Judge John Hodgman Episode 174: Unreasonable Scorch and Leisure

Monte Belmonte

Hear ye, hear ye! The court of the Honorable Judge John Hodgman will be on a short summer recess and return with new episodes starting Wednesday, September 10! In the meantime, check out Judge Hodgman's tourdates beginning September 5 and if you're in the New England area... Listen to this episode to learn how to meet Judge Hodgman, the Bananaman and Guest Bailiff Monte in the flesh!

Steffen brings the case against his dad, Brian. Steffen enjoys spending time with his family, but says too much of their "together" time is based around pool parties. Steffen doesn't care for swimming or laying out, and wants the family to do more indoor activities together. Brian says pool time is a great way for the family to bond.

Who's right? Who's wrong? Only one man can decide.

Big thanks again to Joel Mann and community radio station WERU-FM in Blue Hill, Maine for hosting the Judge this summer!

Thanks to Michael Davidson Jr. for suggesting this week's title! To suggest a title for a future episode, like Judge John Hodgman on Facebook. We regularly put a call for submissions.


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Pronunciation of Ray Winstone's name

I don't know why it should be such a thrill--like a wonderfully refreshing draught of some rare and precious wine--when I was finally able to identify one of the Judge's obscure cultural references. But the fact is, it was and I was.

The delicious and unanticipated finish came when I realised I could also point to an actual foible in our erudite arbiter's usually impeccable elocution.

"Winston" is pronounced with a primary stress on the first syllable and a schwa in the second: /'wɪnstən/ not /'wɪnstoʊn/. (I.e. it sounds more like "Boston" than "alone".)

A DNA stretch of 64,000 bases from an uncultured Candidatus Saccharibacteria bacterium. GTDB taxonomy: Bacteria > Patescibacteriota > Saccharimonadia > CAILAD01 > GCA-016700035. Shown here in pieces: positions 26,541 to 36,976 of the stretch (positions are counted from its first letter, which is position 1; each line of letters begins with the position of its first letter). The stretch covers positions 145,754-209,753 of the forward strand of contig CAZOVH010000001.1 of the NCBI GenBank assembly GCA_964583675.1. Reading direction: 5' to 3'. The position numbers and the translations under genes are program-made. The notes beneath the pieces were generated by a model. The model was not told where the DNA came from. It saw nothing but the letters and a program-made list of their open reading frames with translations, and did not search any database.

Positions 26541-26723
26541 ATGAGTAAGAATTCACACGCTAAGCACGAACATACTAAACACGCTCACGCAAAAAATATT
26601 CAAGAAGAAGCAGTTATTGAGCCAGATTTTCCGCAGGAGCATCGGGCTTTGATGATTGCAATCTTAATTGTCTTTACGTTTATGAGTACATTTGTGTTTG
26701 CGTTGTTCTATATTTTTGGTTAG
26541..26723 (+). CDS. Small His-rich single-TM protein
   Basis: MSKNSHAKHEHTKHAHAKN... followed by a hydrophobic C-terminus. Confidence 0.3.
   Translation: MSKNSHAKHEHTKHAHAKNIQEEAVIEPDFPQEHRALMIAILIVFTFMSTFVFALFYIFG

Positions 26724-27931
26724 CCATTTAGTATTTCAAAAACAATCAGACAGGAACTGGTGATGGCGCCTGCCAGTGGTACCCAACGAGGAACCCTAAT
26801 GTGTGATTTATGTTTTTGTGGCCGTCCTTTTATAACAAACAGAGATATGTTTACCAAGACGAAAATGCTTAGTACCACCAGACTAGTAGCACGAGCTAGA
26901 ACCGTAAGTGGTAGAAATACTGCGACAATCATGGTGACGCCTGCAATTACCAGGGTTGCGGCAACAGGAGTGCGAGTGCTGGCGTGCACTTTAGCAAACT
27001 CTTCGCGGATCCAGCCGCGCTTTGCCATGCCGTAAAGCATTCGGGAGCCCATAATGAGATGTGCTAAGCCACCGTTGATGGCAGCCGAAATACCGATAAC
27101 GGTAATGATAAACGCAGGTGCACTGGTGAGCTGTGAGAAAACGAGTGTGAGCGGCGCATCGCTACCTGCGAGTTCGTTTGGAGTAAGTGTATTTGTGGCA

Technically, "It will be me and my girlfriend" should be "It will be my girlfriend and I," at least under the old-fashioned rules I learned in elementary school.

The reason is that "me and my girlfriend" is not an object, but rather a predicate nominative (also called a subject complement). The verb of the sentence ("will be") is a linking verb, and the noun phrase after the verb is describing or defining the subject ("It").

This is the same rule that calls for saying "It is I" or "This is she" when answering the phone. I'm not saying that people actually should follow this rule. It sounds outdated and stilted to me.

Also disagree

This bugged me. Any suggestion that the dad take the bullying/harassment down a peg was such an afterthought. And the dad's statement, "I'm sorry that he feels like I'm bullying him" is such a terrible non-apology. So, sure, while the son has the right to not get in the pool and to continue to sit around and get harassed by his dad, the judge's decision doesn't give the son much reason to want to be at his family gatherings. I just thought it was weird for the judge to get at the heart of the dad's reasons for not seeing his son's point of view (because he's a jock and his son is a nerd) and just shrug it off because parents have the right to be weird and harass their kids.

Jocks win!

While trying not to take this too seriously, I thought this was a poorly rendered decision. The Judge seemed almost as intimidated by the father as the boy is.

I disagree!

I disagree!